ArchiveMarch 2006

lingo trouble


Nicole Simon has some interesting points to make about blog language. Interesting one, still: Which language to write in – English? Native? Bilingual? The latter one seems to be ruled out by default, as it’s simply too much effort & too boring to produce everything twice. Native? Access for everybody with the same-language background, no matter which level of education. English? More interaction with the blogosphere at large is possible – your English-blogging fellow bloggers won’t be able to link to your stuff if it’s some obscure language they don’t understand.

Tough one. Any ideas? I’d propose to have the discussion at Nicole’s blog where it started: [Nicole Simon:]

NYT direct


It should come as no surprise that “Basic Instinct 2,” the long-gestating follow-up to Paul Verhoeven’s 1992 blip on the zeitgeist screen, is a disaster of the highest or perhaps lowest order. It is also no surprise that this joyless calculation, which was directed by Michael Caton-Jones and possesses neither the first film’s sleek wit nor its madness, is such a prime object lesson in the degradation that can face Hollywood actresses, especially those over 40. Acting always involves a degree of self-abasement, but just watching trash like this is degrading.

Now, surprise, surprise! Anyway, that’s what I really like about New York Times movie reviews. They’re just in-your-face. Also, NYT has another excellent newsletter I can only recommend: Circuit, an excellent tech newsletter, which regularly comes with a top story written by the great David Pogue. They just got it right!

go to the web!


Maybe it’s time to consider the Web.

After a long freeze brought about by the dot-com crash and 9/11, Web editors are hiring and Web operations are expanding again. Safa Rashtchy, a senior research analyst at the securities firm Piper Jaffray, recently predicted that online advertising will reach its tipping point in mid-2006. That’s prompting news organizations to realign their resources to focus more on Web journalism.

What’s more, for a discipline with decades of tradition and well-defined standards of practice, there is a sense of excitement and rejuvenation about journalism as it is being practiced on the Web today. The rules are still being written, so the practitioners, by and large, are following their own muse as they explore new ways to communicate news and information.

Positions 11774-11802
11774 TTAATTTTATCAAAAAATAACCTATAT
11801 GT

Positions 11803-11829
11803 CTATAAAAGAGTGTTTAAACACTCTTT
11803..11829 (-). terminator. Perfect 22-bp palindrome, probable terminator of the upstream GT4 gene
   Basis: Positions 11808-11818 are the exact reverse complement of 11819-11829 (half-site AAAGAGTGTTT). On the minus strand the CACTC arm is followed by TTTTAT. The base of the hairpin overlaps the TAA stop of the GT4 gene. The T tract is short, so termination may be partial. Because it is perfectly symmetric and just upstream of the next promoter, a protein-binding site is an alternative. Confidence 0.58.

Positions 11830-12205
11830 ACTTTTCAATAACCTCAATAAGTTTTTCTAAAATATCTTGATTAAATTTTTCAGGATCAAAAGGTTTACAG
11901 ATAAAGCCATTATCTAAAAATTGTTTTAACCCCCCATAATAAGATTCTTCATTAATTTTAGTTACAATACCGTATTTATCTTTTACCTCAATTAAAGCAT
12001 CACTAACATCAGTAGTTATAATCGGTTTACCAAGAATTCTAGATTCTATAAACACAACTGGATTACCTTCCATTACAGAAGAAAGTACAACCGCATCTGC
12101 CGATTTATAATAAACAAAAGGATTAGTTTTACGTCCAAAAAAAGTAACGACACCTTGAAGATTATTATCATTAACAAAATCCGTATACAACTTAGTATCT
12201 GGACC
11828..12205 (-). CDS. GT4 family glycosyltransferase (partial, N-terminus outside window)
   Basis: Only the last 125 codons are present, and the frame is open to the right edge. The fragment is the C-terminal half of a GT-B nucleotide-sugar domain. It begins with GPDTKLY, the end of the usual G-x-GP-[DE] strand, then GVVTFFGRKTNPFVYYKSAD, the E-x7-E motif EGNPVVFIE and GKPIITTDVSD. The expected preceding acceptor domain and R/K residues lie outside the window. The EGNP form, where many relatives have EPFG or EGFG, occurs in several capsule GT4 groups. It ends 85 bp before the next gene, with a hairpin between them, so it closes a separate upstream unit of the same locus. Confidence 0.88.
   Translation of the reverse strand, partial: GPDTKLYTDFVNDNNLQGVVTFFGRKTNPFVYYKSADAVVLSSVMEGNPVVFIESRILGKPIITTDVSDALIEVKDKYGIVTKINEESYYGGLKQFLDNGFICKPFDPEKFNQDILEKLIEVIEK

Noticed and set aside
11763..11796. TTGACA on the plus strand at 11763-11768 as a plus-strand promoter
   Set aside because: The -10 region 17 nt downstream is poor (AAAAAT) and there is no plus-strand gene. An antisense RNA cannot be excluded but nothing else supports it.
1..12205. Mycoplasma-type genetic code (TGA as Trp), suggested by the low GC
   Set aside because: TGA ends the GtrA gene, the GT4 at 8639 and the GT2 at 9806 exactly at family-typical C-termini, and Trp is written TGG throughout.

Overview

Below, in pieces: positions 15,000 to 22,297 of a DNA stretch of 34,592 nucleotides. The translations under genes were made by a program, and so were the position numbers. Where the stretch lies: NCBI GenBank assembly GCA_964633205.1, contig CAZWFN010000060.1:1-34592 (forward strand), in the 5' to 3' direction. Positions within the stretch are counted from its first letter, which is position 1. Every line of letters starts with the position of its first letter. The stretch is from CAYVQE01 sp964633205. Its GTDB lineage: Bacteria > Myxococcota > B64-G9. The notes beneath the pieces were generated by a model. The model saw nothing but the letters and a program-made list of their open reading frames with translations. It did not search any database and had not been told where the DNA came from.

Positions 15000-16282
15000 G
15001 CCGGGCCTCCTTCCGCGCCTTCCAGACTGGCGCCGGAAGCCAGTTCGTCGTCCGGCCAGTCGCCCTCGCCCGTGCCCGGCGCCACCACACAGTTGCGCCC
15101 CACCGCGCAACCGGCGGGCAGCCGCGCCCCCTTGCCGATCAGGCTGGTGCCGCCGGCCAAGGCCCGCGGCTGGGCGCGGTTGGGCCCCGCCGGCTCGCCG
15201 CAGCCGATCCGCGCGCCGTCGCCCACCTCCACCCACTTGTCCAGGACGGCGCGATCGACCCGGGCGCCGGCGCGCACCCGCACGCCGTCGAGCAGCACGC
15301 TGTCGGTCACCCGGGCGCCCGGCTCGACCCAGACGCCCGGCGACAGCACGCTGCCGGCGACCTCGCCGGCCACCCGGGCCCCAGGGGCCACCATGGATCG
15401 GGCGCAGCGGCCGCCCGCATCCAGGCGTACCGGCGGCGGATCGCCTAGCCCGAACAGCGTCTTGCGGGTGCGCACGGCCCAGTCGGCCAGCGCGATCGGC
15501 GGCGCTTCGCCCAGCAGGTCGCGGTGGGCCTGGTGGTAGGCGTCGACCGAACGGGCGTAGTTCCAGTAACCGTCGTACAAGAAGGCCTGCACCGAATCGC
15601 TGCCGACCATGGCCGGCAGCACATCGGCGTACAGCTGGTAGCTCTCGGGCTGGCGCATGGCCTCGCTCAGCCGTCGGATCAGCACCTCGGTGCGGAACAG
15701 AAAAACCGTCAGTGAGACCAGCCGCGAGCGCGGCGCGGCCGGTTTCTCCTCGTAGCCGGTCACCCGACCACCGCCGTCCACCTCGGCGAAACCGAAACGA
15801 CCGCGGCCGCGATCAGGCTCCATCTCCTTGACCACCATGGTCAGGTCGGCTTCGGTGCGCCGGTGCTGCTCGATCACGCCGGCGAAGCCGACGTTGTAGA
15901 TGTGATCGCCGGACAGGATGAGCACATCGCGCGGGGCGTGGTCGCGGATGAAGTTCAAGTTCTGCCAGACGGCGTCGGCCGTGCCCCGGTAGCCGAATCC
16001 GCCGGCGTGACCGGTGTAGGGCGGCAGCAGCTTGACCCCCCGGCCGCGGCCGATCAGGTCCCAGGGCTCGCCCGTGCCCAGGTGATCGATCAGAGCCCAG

Anthony Moor with a very encouraging piece about job perspectives in online journalism: Go to the Web, young journalist!




“A number of major cities have these autonomous zones, and how a given city chooses to deal with the situaton can impact drastically on that city’s image. Copenhagen, for instance, was one of the first, and has done very well. Atlanta, I suppose, would be the classic example of what not to do.” Harwood blinks. “It’s what we do now instead of bohemias,” he says.

“Instead of what?”

“Bohemias. Alternative subcultures. They were a crucial aspect of industrial civilization in the two previous centuries. They were where industrial civilization went to dream. A sort of unconscious R&D, exploring alternate societal strategies. Each one would hve a dress code, characteristic forms of artistic expression, a substance or substances of choice, and a set of sexual values at odds with those of the culture at large. And they did, frequently, have locales with which they became associate. But they became extinct.”


“We started picking them before they could ripen. A certain crucial growing period was lost, as marketing evolved and the mechanisms of recommodification became quicker, more rapacious. Authentic subcultures required backwaters, and time, and there are no more backwaters. They went the way of geography in general. Autonomous zones do offer a certain insulation from the monoculture, but they seem not to lend themselves to recommodification, not in the same way. We don’t know why exactly.”

William Gibson: All tomorrow’s parties

a time to make friends


“Zu Gast bei Freunden”, that’s the slogan for the soccer world cup 2006 in Germany. The English version is slightly different: “A time to make friends”. (Literally, “Zu Gast bei Freunden” translates rather into “To be a guest at a friend’s place”.)

So much for the advertising. A friend of mine who lives in Canada and happens to be a Peruvian citizen is trying frantically to get a tourist visa for Germany to come and see some of the games. He even has tickets, for god’s sake! In order to get his visa, he needs to be invited by a German citizen (same system as in Russia, by the way, not to indicate anything). This letter has to be notarized. Additionally, and there it’s getting really ridiculous, they need a form called declaration of commitment, or Verpflichtungserklärung. (Don’t German bureaucratic terms always sound oh so sexy?) This, in turn, is supposed to prove that the host (me) is willing and able to financially support the invited guest, no matter what, i.e. hospital etc. To prove it, you need to show up (in person, physically!) in the Ausländerbehörde office (some sub-department of the Foreign Service, I guess) and show them your salary or, in case you work freelance, as I do, a written statement by your tax advisor. Then you pay 25 Euros for their effort. Did I mention that this office is only open 4 days a week, some hours each? Working full-time? You’d better not be inviting any friends over!

As you need to coordinate every step with your guest, they’ll definitely realize the pain it is for you. I’ve hardly ever felt so embarrassed by this country. Time to make friends? Forget 2006 – try again in 2024!